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Mysterious America

Who Killed Shirley Ann Rardin?

The following is an excerpt from my book Tales of Coles County, a collection of history, folklore, and true crime from one of the most interesting counties in Illinois. Order it in paperback or Kindle today.

At around 12:30 a.m. Monday morning, July 3, 1973, Shirley Ann Rardin, a 20-year-old sophomore art major at Eastern Illinois University, finished her shift at Hardee’s at the corner of 4th Street and Lincoln Avenue in Charleston, changed clothes, and said goodbye to her coworkers. She was 5 feet 7 inches tall, 125 pounds, with shoulder-length blonde hair and blue-green eyes. She was wearing wide flare jeans, a black halter top, and blue tennis shoes, with $5 in her pocket.

Shirley was a local girl, having graduated from Charleston High School in 1971, and a young divorcee. She had been previously married to a former manager at Hardee’s named Rich DeWitt.

Shirley was renting Apt. 203 in the Lincolnwood building at 2210 9th Street, exactly one mile from the Hardee’s, and was believed to be heading there after work. She usually rode her bike to and from work, but that night she walked. If she ever arrived, no one knew. Medication she needed to take four times daily for a serious medical condition was later found in her apartment.

Her boyfriend, David Thomas, a fellow EIU student, reported her missing to Charleston police at 1:14 a.m Tuesday. The search dragged on for almost a week, but police were hampered by the fact that Shirley was a legal adult and could do as she pleased. As the days passed without any leads, however, they began to assume the worst.

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Mysterious America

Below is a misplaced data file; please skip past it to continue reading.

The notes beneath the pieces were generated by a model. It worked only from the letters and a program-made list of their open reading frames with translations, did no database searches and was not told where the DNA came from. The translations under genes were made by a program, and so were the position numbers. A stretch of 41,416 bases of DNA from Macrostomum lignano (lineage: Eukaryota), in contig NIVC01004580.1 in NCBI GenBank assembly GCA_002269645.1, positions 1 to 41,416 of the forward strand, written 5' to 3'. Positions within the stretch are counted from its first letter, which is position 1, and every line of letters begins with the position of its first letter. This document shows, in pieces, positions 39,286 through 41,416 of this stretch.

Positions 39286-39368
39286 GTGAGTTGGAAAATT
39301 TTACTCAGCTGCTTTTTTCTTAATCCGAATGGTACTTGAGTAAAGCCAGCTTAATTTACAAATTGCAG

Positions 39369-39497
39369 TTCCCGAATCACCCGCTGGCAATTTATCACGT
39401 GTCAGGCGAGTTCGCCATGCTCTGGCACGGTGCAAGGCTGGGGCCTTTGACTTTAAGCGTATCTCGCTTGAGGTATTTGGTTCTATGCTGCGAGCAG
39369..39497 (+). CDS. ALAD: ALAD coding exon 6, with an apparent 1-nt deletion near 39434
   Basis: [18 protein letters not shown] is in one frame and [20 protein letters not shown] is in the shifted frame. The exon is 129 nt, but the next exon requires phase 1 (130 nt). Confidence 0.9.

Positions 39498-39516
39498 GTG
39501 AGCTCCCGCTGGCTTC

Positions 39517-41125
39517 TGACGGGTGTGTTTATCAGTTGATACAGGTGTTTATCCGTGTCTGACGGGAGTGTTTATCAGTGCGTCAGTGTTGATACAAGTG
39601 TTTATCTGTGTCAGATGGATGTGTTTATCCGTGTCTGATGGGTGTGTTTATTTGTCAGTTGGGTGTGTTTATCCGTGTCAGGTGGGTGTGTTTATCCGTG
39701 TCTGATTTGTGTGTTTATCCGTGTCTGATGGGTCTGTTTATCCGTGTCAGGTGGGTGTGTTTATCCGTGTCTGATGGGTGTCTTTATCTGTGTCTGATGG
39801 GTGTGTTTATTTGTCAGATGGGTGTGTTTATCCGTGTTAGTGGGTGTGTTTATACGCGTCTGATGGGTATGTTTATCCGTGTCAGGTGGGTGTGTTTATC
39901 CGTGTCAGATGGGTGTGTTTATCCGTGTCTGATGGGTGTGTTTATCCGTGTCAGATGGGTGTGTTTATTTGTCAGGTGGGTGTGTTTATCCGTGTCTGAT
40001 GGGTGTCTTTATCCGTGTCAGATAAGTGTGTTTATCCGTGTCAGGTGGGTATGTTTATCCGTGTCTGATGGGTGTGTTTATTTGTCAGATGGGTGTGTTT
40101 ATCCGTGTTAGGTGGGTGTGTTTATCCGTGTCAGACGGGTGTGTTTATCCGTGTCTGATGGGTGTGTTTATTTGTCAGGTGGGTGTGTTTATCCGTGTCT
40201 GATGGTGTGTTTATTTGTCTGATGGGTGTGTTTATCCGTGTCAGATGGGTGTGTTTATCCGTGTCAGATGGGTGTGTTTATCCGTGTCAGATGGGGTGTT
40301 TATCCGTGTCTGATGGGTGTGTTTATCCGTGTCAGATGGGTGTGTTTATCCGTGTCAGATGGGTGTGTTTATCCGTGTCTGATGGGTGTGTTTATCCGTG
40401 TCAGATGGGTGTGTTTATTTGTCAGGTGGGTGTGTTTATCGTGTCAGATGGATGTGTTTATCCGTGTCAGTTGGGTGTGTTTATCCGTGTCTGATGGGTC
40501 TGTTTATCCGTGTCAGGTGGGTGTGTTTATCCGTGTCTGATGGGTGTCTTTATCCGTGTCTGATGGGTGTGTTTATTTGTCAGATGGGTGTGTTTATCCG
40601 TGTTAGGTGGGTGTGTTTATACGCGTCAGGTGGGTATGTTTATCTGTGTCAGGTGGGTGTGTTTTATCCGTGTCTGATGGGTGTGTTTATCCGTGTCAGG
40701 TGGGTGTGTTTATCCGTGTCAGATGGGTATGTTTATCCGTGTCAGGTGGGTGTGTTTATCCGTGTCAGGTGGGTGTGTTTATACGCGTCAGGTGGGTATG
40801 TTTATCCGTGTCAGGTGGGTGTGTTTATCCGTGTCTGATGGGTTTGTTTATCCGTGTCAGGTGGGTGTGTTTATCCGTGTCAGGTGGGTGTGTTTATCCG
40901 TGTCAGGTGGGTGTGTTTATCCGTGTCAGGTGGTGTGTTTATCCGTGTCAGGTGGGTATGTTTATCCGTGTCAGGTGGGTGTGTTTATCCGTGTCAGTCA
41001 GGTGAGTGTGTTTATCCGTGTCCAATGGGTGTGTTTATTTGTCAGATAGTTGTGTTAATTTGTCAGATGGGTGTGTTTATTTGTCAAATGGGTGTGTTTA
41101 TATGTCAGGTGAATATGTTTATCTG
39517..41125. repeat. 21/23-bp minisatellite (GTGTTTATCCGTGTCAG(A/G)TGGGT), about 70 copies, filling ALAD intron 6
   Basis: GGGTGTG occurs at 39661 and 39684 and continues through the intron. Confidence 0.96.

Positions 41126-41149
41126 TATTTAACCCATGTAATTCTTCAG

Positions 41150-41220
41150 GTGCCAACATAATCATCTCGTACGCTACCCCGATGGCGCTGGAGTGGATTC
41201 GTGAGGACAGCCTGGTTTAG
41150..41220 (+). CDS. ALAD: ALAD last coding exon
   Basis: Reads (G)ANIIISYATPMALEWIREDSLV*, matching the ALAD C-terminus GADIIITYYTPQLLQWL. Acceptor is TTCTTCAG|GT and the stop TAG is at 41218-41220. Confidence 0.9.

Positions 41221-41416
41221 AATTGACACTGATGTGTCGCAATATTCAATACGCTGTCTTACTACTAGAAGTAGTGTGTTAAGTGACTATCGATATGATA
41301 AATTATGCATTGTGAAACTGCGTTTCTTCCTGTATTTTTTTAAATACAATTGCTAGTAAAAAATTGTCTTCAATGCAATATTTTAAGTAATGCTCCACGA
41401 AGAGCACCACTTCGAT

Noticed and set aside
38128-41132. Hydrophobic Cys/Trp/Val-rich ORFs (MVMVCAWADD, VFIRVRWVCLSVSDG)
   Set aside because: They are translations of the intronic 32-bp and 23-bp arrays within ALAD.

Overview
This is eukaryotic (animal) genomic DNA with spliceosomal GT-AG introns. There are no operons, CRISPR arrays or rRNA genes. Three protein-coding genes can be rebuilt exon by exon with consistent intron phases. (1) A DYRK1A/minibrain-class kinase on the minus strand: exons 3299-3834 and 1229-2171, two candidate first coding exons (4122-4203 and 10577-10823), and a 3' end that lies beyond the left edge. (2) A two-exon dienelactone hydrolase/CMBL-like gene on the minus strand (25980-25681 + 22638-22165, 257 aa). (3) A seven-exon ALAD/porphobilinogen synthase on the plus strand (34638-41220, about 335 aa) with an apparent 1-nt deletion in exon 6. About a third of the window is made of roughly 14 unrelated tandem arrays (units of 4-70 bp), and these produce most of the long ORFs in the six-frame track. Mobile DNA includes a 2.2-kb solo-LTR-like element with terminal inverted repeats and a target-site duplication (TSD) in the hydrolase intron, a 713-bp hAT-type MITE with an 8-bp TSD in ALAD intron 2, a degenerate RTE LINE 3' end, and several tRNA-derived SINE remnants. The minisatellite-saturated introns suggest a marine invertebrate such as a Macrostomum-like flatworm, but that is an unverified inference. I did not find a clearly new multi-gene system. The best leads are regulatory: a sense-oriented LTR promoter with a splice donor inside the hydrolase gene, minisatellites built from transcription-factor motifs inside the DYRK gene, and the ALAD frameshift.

“Something Terrible Has Happened”: The Murder of Andrea Will

The following is an excerpt from my book Tales of Coles County, a collection of history, folklore, and true crime from one of the most interesting counties in Illinois. Order it in paperback or Kindle today.

It had been over 24 and a half years since sophomore art major Shirley Ann Rardin’s body was found in a wooded area northeast of Paris, Illinois. For more than two decades, students at Eastern Illinois University enjoyed a sense of safety and security. That all changed on the morning of Tuesday, February 3, 1998.

At around 10:00 p.m. the previous evening, 20-year-old Justin J. “Jay” Boulay descended the long wooden staircase to his downstairs neighbor’s apartment door and asked to borrow his car to pick up his girlfriend, 18-year-old Andrea Will, from Lawson Hall. Brian Graham, his neighbor, happily obliged. “I’ve been up to his place a couple of times by myself and I didn’t notice anything weird about him,” he later told the Decatur Herald and Review.

In a letter Justin later wrote and left in his apartment, he described getting into an argument with Andrea that evening when she told him she was dating other men. According to Andrea’s mother, Patricia, Justin called Andrea several times over winter break, but Andrea, a freshman marketing major with long blonde hair and cherubic smile, wanted to end their relationship and see other people.

“I lost it,” Justin, a sophomore history major, wrote. “I couldn’t let go of her neck.” Coles County Coroner Mike Nichols later determined Justin strangled Andrea with a telephone cord. At around 3:30 a.m., Justin’s downstairs neighbor and his neighbor’s girlfriend, Michelle McVey, heard loud but “soothing music” coming from Justin’s apartment. They knocked on the ceiling and it stopped.

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Mysterious America

Maple Lake’s Tragic History

Most visitors to Maple Lake in southwest suburban Chicago come for recreation, some to witness unusual lights that emerge from its water at night, but few know of the lake’s violent past.

Every spring and summer, visitors by the hundreds of thousands descend on the southwestern corner of Cook County. They come to the Palos and Sag Valley Divisions of the Park District to ride horses, hike, and bicycle on the trails, or drop a fishing line into one of the dozen lakes and sloughs. Many grab a quick bite at the Ashbary Coffee House before heading south down Archer Avenue to 95th Street. There they enter Pulaski Woods under a canopy of maple trees and continue east until they reach Maple Lake, a man-made body of water roughly half a mile in width. With its wide, curving shores and tranquil waters, it is a deceptively peaceful place.

Over the years, Maple Lake has acquired a reputation for the unusual. A handful of visitors—those who stuck around after sundown—have reported seeing strange lights hovering over the lake. These lights, although they are the subject of speculation by every chronicler of Chicagoland folklore, are just the tip of the iceberg. Maple Lake has a grim history into which few have delved.